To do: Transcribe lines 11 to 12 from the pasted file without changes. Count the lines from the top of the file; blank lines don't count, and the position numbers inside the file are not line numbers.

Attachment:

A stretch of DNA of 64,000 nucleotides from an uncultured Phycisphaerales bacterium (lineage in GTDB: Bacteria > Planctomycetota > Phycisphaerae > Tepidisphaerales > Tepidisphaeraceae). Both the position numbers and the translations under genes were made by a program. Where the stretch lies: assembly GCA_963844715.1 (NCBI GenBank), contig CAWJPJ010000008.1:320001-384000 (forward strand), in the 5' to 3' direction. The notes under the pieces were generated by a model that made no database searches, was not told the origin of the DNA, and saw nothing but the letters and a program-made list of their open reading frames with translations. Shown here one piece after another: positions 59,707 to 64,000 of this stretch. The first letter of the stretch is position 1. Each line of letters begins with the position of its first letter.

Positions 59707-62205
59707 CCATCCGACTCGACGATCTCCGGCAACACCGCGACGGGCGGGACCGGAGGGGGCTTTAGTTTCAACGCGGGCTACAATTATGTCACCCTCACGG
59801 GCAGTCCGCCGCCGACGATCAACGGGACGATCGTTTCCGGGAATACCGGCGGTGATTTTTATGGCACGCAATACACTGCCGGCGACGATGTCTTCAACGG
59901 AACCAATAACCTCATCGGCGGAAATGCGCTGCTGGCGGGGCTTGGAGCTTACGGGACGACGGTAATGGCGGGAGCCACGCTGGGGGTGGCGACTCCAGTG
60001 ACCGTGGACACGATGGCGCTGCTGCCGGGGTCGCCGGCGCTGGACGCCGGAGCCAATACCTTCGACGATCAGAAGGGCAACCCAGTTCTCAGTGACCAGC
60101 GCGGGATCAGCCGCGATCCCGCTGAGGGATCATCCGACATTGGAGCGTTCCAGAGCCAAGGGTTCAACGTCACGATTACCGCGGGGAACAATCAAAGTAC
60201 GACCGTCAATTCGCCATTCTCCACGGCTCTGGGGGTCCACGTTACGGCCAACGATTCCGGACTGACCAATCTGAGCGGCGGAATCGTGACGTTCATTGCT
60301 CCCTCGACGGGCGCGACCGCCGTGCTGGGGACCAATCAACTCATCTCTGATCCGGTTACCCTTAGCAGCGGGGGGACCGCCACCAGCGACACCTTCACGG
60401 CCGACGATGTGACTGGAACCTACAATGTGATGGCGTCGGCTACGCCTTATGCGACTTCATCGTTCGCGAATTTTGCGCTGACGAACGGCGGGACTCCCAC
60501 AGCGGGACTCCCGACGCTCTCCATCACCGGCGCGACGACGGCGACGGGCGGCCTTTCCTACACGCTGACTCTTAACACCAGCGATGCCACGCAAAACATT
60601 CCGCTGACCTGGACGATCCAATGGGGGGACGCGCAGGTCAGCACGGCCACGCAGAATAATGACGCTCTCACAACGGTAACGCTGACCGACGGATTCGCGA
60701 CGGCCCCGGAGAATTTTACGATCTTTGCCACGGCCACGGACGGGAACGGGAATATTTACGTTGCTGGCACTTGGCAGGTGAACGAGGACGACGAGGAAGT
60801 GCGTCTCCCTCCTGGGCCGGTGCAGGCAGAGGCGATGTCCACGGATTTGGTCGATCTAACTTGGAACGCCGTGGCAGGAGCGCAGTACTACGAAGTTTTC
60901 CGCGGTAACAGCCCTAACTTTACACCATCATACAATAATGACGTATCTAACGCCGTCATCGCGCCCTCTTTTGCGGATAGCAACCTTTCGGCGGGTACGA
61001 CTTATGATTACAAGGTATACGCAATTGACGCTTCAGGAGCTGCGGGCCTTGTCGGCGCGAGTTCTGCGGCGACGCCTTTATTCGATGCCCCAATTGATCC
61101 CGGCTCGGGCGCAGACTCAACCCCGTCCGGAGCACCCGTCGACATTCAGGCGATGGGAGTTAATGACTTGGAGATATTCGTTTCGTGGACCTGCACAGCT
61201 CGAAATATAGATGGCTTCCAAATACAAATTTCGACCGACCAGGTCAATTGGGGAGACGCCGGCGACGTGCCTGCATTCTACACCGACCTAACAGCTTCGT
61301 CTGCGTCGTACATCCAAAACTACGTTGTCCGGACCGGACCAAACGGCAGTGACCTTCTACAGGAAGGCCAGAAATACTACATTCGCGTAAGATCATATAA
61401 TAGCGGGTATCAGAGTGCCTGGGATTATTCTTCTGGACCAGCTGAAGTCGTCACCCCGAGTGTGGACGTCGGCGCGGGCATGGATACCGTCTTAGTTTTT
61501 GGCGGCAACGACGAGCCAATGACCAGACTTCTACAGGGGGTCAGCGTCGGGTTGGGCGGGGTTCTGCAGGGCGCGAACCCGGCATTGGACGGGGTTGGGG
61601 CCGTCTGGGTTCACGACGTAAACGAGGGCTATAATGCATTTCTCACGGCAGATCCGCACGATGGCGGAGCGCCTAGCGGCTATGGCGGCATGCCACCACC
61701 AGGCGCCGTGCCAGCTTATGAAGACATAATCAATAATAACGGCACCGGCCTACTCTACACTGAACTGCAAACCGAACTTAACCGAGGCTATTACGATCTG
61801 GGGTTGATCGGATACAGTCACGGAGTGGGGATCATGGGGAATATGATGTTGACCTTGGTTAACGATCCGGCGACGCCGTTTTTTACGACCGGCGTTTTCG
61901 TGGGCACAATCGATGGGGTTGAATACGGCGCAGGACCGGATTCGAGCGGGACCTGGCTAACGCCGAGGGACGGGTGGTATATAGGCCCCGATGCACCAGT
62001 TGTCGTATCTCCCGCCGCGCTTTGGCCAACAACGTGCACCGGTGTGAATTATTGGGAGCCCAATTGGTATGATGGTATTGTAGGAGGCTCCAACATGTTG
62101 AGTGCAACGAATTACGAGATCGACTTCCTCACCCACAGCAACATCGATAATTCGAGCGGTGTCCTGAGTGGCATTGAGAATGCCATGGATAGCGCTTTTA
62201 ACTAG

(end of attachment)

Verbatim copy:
60501 AGCGGGACTCCCGACGCTCTCCATCACCGGCGCGACGACGGCGACGGGCGGCCTTTCCTACACGCTGACTCTTAACACCAGCGATGCCACGCAAAACATT
60601 CCGCTGACCTGGACGATCCAATGGGGGGACGCGCAGGTCAGCACGGCCACGCAGAATAATGACGCTCTCACAACGGTAACGCTGACCGACGGATTCGCGA